Word is that Illinois legislative leaders have reached a proposed pension deal which could pass as early as this coming week.

1)  This proposal is a not a "deal," because only one side of the dispute has agreed to the proposed changes, namely the politicians.

2)  People need to run the numbers and extrapolate them over time.  Every dollar of "savings" touted in the proposed plan is a dollar that will be taken out of the pocket of a retired teacher.  About $160 billion in total.

The proposed changes to the COLA (cost-of-living adjustments) will destroy the value of the teacher pensions over time, especially if we enter a high-inflation environment in the future (which seems entirely possible given the extent to which which the Feds are printing money every month).

Is this how we reward our teachers for a lifetime dedicated to educating the children of Illinois?  

3)  Critics who argue that teachers are over-paid and that their pensions are excessive are missing an important point.  School districts provide good pay and benefits to their teachers in order to attract and keep talented people which ensures that the children of the district receive the best education possible.

In reality, the public criticism of teachers and their union representatives as being unreasonable and greedy for wanting full payment of their promised pensions shows a disrespect for teachers and a lack of understanding of the difficulty and complexity of their jobs.

Teachers, like doctors and lawyers. are professionals with extensive education and unique skills, and they should be compensated accordingly.

4)   I am frustrated by the number of people who argue that Illinois teachers are greedy because they want to receive the full pension benefit that was promised to them. 

For decades Illinois legislators did not make the required contributions to the pension funds, so they could could use the funds instead for short-term spending to boost their political fortunes.

Those politicians who failed to properly fund the pensions for decades are the ones to blame for this mess, not the teachers who have always made their required contributions to the pension fund in full and on time and certainly not the benefits that were promised to the teachers and which helped attract many talented people to the field (to the benefit of the children of the state).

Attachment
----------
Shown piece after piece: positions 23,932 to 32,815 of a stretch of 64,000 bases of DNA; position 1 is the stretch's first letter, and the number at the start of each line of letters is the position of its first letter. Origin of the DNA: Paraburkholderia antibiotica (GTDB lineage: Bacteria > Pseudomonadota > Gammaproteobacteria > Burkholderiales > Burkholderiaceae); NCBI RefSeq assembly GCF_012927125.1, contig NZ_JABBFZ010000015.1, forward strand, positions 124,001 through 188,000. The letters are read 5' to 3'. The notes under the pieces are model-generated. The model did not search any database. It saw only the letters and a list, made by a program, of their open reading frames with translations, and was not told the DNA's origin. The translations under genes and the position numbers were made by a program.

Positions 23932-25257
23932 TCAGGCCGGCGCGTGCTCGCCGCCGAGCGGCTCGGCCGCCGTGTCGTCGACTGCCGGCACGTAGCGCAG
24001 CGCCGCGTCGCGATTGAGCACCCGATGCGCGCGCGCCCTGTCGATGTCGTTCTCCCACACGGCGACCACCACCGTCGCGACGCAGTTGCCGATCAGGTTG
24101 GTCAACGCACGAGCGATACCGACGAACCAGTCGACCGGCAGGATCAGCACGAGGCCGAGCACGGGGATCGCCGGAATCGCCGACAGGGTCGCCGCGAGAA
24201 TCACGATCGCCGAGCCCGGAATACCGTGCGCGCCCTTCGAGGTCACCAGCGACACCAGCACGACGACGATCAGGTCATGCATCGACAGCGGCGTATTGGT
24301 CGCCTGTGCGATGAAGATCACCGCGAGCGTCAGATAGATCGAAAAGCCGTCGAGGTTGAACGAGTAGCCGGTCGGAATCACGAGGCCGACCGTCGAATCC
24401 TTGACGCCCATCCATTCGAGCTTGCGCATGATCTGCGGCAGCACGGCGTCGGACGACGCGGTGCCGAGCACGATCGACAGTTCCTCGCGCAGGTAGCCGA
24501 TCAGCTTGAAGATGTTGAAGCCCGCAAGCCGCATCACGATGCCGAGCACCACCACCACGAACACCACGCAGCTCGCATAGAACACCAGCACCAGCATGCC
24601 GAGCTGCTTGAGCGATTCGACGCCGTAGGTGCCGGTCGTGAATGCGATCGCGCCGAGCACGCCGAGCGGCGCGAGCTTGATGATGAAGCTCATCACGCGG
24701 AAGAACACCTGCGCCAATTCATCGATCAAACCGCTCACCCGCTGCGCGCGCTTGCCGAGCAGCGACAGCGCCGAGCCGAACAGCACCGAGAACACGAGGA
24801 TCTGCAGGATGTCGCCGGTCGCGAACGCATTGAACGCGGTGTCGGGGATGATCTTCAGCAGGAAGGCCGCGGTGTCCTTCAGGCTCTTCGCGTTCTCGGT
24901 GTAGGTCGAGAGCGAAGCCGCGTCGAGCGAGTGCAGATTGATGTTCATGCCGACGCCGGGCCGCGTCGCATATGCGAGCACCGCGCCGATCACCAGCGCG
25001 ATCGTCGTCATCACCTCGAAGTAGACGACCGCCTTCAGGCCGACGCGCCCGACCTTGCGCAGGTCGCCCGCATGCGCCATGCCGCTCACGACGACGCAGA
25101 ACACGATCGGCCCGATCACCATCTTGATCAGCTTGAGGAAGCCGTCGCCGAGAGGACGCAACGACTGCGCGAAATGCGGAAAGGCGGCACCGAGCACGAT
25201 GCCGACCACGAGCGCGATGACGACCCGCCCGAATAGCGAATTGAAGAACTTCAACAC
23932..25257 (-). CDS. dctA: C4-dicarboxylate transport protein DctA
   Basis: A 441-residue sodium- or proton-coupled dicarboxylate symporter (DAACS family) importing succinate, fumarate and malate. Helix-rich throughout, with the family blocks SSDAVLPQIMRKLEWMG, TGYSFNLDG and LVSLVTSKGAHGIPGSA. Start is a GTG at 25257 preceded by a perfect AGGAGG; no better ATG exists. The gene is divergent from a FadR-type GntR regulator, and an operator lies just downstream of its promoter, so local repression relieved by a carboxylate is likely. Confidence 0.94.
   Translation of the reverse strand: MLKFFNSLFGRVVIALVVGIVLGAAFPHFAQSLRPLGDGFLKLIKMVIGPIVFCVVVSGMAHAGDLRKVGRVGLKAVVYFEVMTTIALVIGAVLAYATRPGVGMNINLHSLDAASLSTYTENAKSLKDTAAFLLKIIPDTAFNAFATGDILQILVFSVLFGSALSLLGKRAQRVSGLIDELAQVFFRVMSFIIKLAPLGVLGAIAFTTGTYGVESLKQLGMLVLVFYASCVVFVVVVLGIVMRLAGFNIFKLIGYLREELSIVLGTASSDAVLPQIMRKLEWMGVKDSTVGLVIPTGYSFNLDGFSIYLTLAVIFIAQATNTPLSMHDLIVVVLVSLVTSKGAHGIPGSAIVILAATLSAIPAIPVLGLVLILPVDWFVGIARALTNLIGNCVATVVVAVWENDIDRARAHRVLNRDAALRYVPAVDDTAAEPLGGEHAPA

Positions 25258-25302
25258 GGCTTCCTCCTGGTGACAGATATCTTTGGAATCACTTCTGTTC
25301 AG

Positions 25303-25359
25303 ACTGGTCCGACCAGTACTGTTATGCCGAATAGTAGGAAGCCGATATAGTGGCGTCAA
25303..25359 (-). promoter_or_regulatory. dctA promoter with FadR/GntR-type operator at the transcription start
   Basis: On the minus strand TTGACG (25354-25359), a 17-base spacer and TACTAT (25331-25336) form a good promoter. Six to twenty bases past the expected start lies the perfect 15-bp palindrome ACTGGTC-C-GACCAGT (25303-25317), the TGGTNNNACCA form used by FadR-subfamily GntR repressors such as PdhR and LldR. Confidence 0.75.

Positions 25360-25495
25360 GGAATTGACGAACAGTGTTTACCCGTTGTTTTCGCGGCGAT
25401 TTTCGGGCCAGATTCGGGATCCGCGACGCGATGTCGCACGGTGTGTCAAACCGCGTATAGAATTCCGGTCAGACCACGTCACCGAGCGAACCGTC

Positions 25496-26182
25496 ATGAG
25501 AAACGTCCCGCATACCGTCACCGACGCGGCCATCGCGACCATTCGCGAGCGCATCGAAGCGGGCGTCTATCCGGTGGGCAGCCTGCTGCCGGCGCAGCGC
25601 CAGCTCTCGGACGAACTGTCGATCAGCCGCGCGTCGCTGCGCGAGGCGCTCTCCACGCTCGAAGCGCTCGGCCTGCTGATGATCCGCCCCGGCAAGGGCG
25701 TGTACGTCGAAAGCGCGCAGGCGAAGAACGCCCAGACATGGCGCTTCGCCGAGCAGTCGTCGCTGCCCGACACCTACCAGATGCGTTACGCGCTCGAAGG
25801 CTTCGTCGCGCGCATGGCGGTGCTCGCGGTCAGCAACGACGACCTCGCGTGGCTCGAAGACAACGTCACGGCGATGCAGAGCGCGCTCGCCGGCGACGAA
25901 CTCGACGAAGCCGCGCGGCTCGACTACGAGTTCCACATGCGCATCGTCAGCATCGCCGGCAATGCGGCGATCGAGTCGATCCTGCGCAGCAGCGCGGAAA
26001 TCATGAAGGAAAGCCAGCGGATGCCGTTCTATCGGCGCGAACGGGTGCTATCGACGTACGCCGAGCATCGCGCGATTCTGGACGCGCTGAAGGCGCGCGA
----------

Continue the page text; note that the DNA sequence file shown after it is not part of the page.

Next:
Those politicians who were complicit in raiding the pension fund over the years should be prosecuted and thrown in jail. Instead everyone is directing their anger toward the teachers who have honorably upheld their end of the deal and who have dedicated their lives to educating the children of this state.

Wednesday, November 20, 2013

The Pope Francis Effect

The exceedingly positive reaction of lapsed Catholics and the non-religious to Pope Francis has been amazing.

William Oddie, writing for the outstanding The Catholic Herald (UK), looks at some of the evidence:
...The media will still respond positively to Pope Francis’s pastoral instincts and so should we all. We should also note the enthusiasm of many semi-lapsed Catholics: according to the Daily Mail, “After years of decline, cathedrals in Britain have seen a 20 per cent rise in congregations since the Argentinian Pope was elected as head of the Catholic Church eight months ago. And the ‘Pope Francis Effect’ is being felt across the world, with new and lapsed Catholics surging back to the confession box ‘by the hundreds or thousands’, according to the Italian Centre for Studies of New Religions. In Italy half of priests have noted a marked rise in support for the Church”. And so on. Even the sourest Francis-sceptic can hardly claim that all that is actually a bad thing: the worst they can say is that maybe it won’t last. But maybe some of it will. That growth in recourse to the confessional is particularly interesting: that looks serious, and potentially durable... (SOURCE)